I read this story with some amusement (here is the version from HSUS). According to the article, the CEO of the Humane Society of the United States (perhaps the largest animal advocacy organization in the US), Wayne Pacelle has bought shares in and is seeking a seat on the board of directors of Tyson Foods. Tyson Foods, by the way, is the largest producer of chicken and the second largest producer of beef and pork in the US.
My initial reaction was that a vegetarian on the board of a major meat packer just seems wrong. Yet, upon further reflection, I have to give it to Pacelle. I'm having a hard time finding anything wrong with his move from the perspective of liberty and freedom of choice.
I like to eat a good steak. But, I'm not entitled to it. If, hypothetically, Tyson decided its money would be better invested in another venture and decided to shut down its beef, pork, and poultry operations, how can I blame them? I'd be sad, but Tyson doesn't owe me hamburgers.
To garner sufficient influence in the election of Tyson's business, Pacelle and colleagues had to fork over major dough. And, he'll have to convince other shareholders to give their support. If Pacelle gets on the board and advocates for decisions that ruin Tyson's profitability, Pacelle looses financially as do other shareholders who support him. That's the price he and others are willing to pay to change animal living conditions.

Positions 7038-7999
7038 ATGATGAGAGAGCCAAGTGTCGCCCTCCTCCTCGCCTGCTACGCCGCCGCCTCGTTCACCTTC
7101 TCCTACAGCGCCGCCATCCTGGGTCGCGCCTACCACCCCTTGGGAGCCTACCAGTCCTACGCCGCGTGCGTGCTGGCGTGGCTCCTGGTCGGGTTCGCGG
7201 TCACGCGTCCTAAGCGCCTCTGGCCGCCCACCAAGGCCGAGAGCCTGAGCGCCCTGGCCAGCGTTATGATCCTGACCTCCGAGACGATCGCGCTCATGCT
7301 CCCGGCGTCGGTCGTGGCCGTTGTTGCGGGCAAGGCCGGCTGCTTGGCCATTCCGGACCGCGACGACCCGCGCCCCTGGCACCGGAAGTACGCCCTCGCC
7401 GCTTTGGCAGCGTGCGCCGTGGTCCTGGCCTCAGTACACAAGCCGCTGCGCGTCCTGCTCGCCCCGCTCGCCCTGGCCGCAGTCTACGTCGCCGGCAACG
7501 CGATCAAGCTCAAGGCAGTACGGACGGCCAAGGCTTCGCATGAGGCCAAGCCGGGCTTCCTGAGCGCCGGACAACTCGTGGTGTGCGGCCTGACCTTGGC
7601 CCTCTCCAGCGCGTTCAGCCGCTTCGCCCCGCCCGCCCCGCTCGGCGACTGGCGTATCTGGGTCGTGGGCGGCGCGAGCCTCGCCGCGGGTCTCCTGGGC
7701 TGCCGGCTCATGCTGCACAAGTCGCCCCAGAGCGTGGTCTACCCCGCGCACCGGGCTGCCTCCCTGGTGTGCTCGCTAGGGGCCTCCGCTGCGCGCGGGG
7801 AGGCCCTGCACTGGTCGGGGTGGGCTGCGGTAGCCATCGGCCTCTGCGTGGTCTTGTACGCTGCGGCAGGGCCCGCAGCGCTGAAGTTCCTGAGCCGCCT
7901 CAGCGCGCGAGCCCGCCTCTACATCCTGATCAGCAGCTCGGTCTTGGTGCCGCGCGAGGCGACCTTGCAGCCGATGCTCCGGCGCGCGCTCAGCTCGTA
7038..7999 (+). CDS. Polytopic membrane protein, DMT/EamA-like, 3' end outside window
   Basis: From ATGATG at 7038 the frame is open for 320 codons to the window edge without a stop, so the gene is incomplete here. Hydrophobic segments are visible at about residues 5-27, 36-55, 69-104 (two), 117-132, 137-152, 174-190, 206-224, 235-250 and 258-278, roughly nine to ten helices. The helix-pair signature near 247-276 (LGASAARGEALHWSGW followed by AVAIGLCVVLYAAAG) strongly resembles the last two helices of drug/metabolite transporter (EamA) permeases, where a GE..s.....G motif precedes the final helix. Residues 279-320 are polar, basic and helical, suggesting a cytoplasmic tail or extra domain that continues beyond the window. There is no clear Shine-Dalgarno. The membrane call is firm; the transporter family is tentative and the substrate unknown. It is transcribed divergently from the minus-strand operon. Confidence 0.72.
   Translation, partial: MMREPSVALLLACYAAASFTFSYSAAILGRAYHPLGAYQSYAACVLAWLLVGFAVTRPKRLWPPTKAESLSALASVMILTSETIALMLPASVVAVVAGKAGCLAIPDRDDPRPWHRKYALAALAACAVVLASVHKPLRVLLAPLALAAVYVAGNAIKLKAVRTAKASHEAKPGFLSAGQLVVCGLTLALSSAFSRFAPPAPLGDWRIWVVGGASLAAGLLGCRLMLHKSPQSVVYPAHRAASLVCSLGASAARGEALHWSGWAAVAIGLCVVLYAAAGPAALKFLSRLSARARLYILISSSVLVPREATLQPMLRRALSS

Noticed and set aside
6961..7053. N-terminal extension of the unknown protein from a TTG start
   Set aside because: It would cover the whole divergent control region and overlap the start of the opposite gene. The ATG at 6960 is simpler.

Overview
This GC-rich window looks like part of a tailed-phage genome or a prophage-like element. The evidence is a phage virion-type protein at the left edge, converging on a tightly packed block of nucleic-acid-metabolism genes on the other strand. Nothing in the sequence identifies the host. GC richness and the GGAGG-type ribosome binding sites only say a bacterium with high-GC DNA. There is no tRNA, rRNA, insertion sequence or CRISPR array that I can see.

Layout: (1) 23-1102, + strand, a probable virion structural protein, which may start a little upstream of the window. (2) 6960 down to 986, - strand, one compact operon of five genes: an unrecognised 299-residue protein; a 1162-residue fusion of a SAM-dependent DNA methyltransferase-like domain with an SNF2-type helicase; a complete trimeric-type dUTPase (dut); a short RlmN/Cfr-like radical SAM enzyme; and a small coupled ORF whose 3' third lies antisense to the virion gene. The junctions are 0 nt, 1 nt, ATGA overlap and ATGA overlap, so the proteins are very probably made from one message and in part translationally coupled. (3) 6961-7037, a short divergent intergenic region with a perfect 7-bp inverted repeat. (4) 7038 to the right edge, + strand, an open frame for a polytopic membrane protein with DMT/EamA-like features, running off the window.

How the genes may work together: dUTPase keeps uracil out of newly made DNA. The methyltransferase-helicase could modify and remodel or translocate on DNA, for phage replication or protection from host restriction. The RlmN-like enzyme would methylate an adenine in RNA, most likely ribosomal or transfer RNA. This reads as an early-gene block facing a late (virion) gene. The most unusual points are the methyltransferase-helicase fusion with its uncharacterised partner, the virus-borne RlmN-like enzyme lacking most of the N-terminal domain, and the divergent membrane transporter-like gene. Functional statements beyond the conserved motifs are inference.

Again, I'd be sad to pay higher beef prices or perhaps even sad if there was no beef from Tyson to buy. But, I can't (and shouldn't) have the right to tell Pacelle and others how to spend their own money.
If you don't like Pacelle's attempt to buy board membership in Tyson Foods, I have one piece of advice. Put you money where your mouth is. Buy shares in Tyson Foods.